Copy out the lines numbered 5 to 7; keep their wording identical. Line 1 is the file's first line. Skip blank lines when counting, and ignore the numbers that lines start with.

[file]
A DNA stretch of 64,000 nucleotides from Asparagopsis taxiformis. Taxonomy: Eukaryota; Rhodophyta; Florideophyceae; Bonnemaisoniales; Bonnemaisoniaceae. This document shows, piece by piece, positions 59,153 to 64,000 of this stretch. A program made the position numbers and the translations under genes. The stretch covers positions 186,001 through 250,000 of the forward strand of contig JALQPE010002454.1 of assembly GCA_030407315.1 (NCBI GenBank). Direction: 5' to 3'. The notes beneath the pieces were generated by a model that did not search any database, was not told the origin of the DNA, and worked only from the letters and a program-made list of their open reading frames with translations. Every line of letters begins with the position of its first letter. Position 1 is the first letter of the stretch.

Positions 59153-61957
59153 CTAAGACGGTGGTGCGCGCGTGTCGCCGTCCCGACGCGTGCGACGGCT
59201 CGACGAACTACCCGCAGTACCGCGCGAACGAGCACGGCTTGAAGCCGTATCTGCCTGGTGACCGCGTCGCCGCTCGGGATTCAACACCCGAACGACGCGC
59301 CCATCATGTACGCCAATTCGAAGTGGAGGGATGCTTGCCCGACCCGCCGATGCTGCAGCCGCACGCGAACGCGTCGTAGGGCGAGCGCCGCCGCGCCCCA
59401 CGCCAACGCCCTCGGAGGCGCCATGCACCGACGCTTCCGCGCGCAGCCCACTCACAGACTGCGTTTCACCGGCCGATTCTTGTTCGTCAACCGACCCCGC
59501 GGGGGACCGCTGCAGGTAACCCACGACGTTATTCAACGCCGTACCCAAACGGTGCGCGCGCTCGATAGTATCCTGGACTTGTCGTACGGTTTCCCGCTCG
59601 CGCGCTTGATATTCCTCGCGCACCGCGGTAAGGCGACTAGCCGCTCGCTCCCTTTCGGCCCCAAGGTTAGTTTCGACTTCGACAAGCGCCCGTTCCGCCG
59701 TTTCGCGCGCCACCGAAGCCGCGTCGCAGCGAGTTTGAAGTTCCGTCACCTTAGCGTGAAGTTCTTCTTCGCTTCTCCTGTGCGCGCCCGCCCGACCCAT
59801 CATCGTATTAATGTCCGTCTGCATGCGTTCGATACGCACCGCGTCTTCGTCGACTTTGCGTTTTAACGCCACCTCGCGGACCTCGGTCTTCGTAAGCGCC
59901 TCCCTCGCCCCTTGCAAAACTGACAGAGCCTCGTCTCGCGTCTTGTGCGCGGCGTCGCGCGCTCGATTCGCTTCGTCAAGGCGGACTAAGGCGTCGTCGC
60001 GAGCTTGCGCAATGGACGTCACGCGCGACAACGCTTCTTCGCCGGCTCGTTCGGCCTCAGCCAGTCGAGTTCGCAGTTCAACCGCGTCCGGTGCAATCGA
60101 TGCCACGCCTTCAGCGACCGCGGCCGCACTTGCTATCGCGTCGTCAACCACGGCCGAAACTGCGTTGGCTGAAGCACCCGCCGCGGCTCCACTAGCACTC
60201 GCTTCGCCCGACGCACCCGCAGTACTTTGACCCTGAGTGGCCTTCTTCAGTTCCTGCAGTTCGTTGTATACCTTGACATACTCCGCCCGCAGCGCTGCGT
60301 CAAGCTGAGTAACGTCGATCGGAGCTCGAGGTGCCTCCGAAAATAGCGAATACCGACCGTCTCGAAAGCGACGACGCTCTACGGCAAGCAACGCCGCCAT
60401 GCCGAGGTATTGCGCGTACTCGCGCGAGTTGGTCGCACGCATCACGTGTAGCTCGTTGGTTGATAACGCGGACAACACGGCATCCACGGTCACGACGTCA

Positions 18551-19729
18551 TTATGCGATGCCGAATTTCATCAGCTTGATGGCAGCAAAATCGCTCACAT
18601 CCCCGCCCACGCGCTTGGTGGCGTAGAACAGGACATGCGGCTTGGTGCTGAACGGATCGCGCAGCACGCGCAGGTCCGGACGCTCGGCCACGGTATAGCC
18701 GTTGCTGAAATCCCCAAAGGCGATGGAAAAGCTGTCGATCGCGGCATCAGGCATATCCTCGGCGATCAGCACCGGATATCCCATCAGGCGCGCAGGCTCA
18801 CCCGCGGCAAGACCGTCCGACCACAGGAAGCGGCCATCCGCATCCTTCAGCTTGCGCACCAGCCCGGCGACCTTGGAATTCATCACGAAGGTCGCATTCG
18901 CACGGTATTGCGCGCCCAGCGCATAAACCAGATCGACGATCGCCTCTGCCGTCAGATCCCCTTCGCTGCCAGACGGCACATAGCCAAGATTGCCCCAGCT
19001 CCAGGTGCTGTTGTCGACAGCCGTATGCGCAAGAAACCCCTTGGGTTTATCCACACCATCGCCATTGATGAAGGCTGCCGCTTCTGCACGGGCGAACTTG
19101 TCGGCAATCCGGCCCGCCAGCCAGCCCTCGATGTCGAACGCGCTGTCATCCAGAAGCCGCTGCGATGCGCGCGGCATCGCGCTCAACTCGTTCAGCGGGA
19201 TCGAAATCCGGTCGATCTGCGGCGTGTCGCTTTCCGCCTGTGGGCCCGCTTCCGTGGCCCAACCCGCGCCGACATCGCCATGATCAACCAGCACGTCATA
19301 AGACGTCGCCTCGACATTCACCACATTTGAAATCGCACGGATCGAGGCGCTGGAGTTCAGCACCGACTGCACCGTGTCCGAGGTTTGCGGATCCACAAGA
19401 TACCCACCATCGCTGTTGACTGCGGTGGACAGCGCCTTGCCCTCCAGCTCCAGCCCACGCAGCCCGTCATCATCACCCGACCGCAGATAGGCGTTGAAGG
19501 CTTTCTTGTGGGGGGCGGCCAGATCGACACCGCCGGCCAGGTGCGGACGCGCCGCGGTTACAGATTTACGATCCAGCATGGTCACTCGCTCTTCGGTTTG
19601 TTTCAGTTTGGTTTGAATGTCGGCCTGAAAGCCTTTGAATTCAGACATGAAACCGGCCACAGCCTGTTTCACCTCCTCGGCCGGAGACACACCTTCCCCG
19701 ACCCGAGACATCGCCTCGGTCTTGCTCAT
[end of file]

59301 CCATCATGTACGCCAATTCGAAGTGGAGGGATGCTTGCCCGACCCGCCGATGCTGCAGCCGCACGCGAACGCGTCGTAGGGCGAGCGCCGCCGCGCCCCA
59401 CGCCAACGCCCTCGGAGGCGCCATGCACCGACGCTTCCGCGCGCAGCCCACTCACAGACTGCGTTTCACCGGCCGATTCTTGTTCGTCAACCGACCCCGC
59501 GGGGGACCGCTGCAGGTAACCCACGACGTTATTCAACGCCGTACCCAAACGGTGCGCGCGCTCGATAGTATCCTGGACTTGTCGTACGGTTTCCCGCTCG